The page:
Hedge funds' bearish turn on ags sets 2013 record

Hedge funds' negative streak on positioning in agricultural commodities extended to its longest this year, fuelled by an increase to a record high in the net short on wheat – a rise which may provoke a buying ahead.

Managed money, a proxy for speculators, cut its net long in futures and options in the top 13 US-traded agricultural commodities by nearly 14,000 contracts in the week to last Tuesday, according to data from the Commodity Futures Trading Commission, the US regulator.

That was the fifth week running that hedge funds have reduced their net long position – in which long bets, which gain when prices rise, outnumber short holdings, which profit when values fall – the first such losing streak in 2013,

And it reflected bearish positioning in Chicago wheat, which may be at an end for now, and in New York raw sugar, where hedge funds look like having more to sell.

Switch to buying?

In Chicago wheat, speculators raised their net short position by more than 10,000 contracts to 66,041 lots, the biggest bet on price falls since records began in 2006.

Speculators' net longs in grains and oilseeds, Nov 26, (change on week)

Chicago soybeans: 146,168, (+16,775)

Chicago soymeal: 54,009, (+4,664)

Kansas wheat: 19,133, (-5,597)

Chicago soyoil: -26,690, (+5,669)

Chicago wheat: -66,041 (-10,842)

Chicago corn: -141,051, (+5,035)

Sources:, CFTC

However, extreme net short or net long positions have a history of deterring further such bets, with concerns among hedge funds that they may prove the last to make the bet, and be left wrong-footed by a change in sentiment.

"There's some question as to whether or not the trade is going to be willing to press the wheat markets in the face of the net short fund position in Chicago continuing to grow," Brian Henry at Benson Quinn Commodities said.

Indeed, it is "worth noting that funds were modest net buyers last week".

When the previous record net short was set, in February last year, it halved over the next two weeks, fuelling a recovery of more than 3% in Chicago futures.

'Bleeding funds'

Managed money turned bearish to an even greater extent on New York raw sugar futures and options, by nearly 24,000 contracts.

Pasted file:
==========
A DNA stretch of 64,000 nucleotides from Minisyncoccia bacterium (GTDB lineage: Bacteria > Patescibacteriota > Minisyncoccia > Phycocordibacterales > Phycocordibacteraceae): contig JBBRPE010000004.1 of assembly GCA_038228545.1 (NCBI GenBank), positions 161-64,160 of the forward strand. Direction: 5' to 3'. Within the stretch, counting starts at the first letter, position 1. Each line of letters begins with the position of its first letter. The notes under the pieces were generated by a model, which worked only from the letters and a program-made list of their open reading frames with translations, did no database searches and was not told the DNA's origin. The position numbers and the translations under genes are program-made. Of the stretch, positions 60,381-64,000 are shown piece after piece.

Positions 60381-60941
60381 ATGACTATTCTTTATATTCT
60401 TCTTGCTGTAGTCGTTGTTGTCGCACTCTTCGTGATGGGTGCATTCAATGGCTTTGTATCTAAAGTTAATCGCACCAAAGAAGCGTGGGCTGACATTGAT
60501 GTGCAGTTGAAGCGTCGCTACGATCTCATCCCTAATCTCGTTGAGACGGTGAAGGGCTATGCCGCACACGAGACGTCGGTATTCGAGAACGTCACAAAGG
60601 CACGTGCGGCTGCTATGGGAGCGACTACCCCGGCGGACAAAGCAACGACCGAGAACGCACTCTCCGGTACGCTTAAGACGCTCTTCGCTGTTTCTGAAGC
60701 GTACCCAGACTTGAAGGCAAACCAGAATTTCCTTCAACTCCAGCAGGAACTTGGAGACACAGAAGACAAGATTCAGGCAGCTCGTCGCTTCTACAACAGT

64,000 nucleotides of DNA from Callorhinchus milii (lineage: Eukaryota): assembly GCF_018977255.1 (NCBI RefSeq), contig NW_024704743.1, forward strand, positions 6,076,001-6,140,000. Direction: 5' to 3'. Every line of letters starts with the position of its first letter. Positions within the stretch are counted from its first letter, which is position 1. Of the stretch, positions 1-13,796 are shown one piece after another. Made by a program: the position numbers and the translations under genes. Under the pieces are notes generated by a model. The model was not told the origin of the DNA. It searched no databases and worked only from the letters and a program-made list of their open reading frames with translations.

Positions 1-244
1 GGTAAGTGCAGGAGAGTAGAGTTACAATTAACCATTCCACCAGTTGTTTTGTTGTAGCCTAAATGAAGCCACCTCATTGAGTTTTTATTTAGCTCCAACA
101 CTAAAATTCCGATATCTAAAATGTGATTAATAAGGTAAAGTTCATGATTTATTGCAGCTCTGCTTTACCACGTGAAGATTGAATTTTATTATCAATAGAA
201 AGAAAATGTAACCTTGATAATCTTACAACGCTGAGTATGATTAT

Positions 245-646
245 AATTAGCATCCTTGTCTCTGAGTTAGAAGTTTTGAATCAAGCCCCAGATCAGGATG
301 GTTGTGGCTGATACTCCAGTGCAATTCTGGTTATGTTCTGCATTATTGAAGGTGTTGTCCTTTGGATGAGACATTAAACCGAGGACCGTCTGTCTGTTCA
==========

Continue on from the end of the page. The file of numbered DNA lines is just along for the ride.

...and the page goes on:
Speculators' net longs in New York softs, Nov 26 (change on week)

Raw sugar: 112,627, (-23,918)

Cocoa: 77,526, (+2,037)

Cotton: 7,360, (+2,392)

Arabica coffee: -21,516, (+1,420)

Sources:, CFTC

However, with hedge funds still retaining a relatively large net long position, of more than 112,000 contracts, this sell-off was not seen as a deterrent to further short holdings.

In sugar, "the bears are still planning a bountiful Christmas," given the extent remaining of the net long position, Thomas Kujawa, co-head of the softs department at Sucden Financial, said, foreseeing a further decline in prices.

"Once it's clear the bleeding funds have cut their length the trend may well turn. We only expect a bear profit take once it's clear the stubborn bulls left… have cut out."

Raw sugar futures fell for a 10th successive session on Tuesday, by 0.9% to 16.82 cents a pound for March delivery, the contract's weakest close in four months.

Negative on hogs

Speculators also continued a reduction of their net short in Chicago lean hog futures and options, by 6,565 lots to just under 64,000 contracts, a four-month low, undermined by a seasonal slowdown in demand, with wholesalers already largely covered for the Christmas holiday.

Speculators' net longs in Chicago livestock, Nov 26, (change on week)

Lean hogs: 63,974, (-6,565)

Live cattle: 79,706, (-4,380)

Feeder cattle: 7,519, (-582)

Sources:, CFTC

However, they boosted long exposure to the soybean complex, amid ideas of firm Chinese demand and strong US consumption of soymeal, while recovering palm oil has provided a prop to soyoil, the rival vegetable oil.

In New York cotton, hedge funds turned more positive too, ending a seven-week spell of cutting their net short position, which helped send futures to a 10-month low on November 22.

Hedge fund exodus from sugar 'has further to run'
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